Green River among America’s Most Endangered Rivers

Mine near volcano would threaten drinking water and wildlife

May 17th, 2011

<p>Darcy Nonemacher, American Rivers, (206) 213-0330, <a href=""></a><br />Lisa Moscinski, Gifford Pinchot Task Force, 503-707-2652, <a href=""></a></p>

Washington – A Canadian corporation recently started exploratory drilling for what could become a 3,000-acre mine near the headwaters of the Green River, despite concerns about the mine’s proximity to the active Mount St. Helens volcano. The threat from a mine to drinking water supplies and the region’s unique ecology has earned the Green River a spot on the annual list of America’s Most Endangered RiversTM, a report issued by the conservation group American Rivers.

“Mining, volcanoes, and drinking water supplies don’t mix,” said Darcy Nonemacher, Associate Director of Washington Water Policy for American Rivers.  “There’s so much at stake in the Green River Valley.  Not only does this river basin provide clean drinking water for local communities, it provides incredible opportunities for recreation, scientific research, and habitat for wildlife like salmon and elk.”

In addition to concerns over contaminating drinking water supplies, a mine would also impact popular recreation sites and patches of ancient forest that survived the eruption of Mount St. Helens. 

“Contrary to claims by a mining company executive that the drilling is in a ‘devastated area’, Mount St. Helens and the Green River valley is a beautiful region that is popular for recreation. No private company has a right to degrade this natural and cultural treasure to make a buck,” said Craig Lynch from Clark Skamania Flyfishers. “I have been hunting and fishing in this area for 25 years and I hope future generations have the opportunity to do the same.”

American Rivers and its partners are calling on the Forest Service to give local communities a voice and consider public input on the mining activities.

“It’s disturbing that there has been no opportunity for the community to provide input about the exploratory drilling,” says Lisa Moscinski, Deputy Director with the Gifford Pinchot Task Force. “Public outcry killed the last mining proposal in this area for good reason: the Green River valley and Mount St. Helens National Volcanic Monument are not an appropriate location for a mine.”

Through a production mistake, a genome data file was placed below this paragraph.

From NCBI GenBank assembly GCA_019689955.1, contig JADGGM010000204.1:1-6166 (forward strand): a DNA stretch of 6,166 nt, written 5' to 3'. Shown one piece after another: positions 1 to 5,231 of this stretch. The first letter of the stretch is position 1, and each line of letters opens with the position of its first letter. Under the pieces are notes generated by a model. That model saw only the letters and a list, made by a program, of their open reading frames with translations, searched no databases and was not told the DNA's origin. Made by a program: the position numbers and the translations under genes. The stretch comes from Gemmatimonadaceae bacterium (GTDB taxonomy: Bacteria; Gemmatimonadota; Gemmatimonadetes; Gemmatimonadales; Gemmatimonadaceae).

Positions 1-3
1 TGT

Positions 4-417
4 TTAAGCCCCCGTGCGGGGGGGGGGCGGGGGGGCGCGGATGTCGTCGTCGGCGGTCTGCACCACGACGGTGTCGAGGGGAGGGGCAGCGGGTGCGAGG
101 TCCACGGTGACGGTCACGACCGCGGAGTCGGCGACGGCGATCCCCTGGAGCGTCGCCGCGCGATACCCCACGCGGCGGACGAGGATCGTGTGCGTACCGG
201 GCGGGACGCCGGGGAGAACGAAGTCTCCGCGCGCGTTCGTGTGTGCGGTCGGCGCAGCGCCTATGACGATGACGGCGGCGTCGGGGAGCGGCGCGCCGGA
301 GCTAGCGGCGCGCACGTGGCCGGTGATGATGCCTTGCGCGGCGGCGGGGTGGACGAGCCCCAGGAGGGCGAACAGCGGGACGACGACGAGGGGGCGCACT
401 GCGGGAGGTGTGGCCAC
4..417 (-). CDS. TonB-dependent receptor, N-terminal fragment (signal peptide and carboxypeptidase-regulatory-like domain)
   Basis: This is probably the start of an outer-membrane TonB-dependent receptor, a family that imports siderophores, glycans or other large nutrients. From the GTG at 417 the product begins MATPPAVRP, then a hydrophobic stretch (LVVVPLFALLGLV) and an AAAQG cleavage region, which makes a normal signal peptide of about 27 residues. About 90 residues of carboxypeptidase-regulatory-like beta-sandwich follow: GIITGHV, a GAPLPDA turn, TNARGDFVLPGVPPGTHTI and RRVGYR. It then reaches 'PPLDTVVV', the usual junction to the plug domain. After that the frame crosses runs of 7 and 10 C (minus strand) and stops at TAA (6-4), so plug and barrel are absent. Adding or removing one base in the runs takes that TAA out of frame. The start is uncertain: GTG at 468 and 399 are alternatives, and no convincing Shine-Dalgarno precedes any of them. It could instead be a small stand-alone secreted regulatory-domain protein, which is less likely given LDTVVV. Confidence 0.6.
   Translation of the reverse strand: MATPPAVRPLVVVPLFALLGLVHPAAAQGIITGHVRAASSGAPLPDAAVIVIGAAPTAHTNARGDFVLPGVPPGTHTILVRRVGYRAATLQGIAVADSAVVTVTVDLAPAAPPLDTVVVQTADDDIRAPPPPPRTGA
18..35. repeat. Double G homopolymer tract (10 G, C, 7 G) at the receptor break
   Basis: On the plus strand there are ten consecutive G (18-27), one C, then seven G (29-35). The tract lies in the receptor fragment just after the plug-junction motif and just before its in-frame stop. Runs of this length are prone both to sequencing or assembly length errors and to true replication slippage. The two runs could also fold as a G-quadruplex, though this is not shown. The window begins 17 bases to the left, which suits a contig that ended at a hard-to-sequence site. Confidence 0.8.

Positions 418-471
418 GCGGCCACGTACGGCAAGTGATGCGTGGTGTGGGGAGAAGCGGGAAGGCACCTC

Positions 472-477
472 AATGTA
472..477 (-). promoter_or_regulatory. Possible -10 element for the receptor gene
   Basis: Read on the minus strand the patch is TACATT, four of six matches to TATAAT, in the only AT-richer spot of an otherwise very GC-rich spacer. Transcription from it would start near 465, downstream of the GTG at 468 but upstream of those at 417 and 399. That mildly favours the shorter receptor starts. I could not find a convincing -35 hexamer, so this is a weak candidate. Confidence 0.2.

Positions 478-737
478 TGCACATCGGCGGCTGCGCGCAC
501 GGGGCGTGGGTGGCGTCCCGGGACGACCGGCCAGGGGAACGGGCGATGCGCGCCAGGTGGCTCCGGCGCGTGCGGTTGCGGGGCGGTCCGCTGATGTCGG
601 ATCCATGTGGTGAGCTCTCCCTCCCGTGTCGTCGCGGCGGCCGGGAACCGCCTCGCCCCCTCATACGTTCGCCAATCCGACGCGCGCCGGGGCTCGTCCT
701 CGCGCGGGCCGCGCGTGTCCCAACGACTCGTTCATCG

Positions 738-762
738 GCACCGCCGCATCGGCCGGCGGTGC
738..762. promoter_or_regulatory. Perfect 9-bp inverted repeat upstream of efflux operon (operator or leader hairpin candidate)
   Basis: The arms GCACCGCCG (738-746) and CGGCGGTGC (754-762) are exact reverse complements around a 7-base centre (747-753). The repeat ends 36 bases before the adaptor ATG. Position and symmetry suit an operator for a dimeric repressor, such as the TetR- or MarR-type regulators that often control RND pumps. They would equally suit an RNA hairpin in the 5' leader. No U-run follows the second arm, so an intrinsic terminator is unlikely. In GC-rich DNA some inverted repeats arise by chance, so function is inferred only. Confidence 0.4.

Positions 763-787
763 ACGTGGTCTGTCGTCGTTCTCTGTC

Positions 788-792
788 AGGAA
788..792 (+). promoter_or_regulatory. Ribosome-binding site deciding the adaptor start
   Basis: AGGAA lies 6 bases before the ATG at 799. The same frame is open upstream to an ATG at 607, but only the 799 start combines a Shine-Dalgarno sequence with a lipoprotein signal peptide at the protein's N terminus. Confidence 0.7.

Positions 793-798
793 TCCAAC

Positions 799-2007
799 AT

American Rivers and the Gifford Pinchot Task Force are asking the Forest Service to explore the possibility of acquiring the company’s mineral rights, due to what it considers irresolvable conflicts between mining and public interests.  In addition, the conservation groups are asking Congress to introduce and pass a bill to protect the upper ten miles of the Green River under the Wild and Scenic Rivers Act. This would protect the Green River’s free-flowing nature, water quality, recreational opportunities, and other nationally-significant values for future generations.


About America’s Most Endangered Rivers

For 26 years, American Rivers has sounded the alarm on 360 rivers through our America’s Most Endangered Rivers report.  The report is not a list of the “worst” or most polluted rivers, but is a call to action for rivers at a crossroads, whose fates will be determined in the coming year. Over the years, the report has helped spur many successes including the removal of outdated dams, the protection of rivers with Wild and Scenic designations, and the prevention of harmful development and pollution.

American Rivers’ staff and scientific advisors review nominations for the following criteria:

  • A major decision that the public can help influence in the coming year
  • The significance of the river to people and wildlife
  • The magnitude of the threat, especially in light of climate change

For the third consecutive year, America’s Most Endangered Rivers™ is sponsored by The Orvis Company, which donates 5% of their pre-tax profits annually to protect nature.


About American Rivers

About American Rivers

American Rivers protects wild rivers, restores damaged rivers, and conserves clean water for people and nature. Since 1973, American Rivers has protected and restored more than 150,000 miles of rivers through advocacy efforts, on-the-ground projects, and the annual America’s Most Endangered Rivers® campaign. Headquartered in Washington, DC, American Rivers has offices across the country and more than 200,000 members, supporters, and volunteers.

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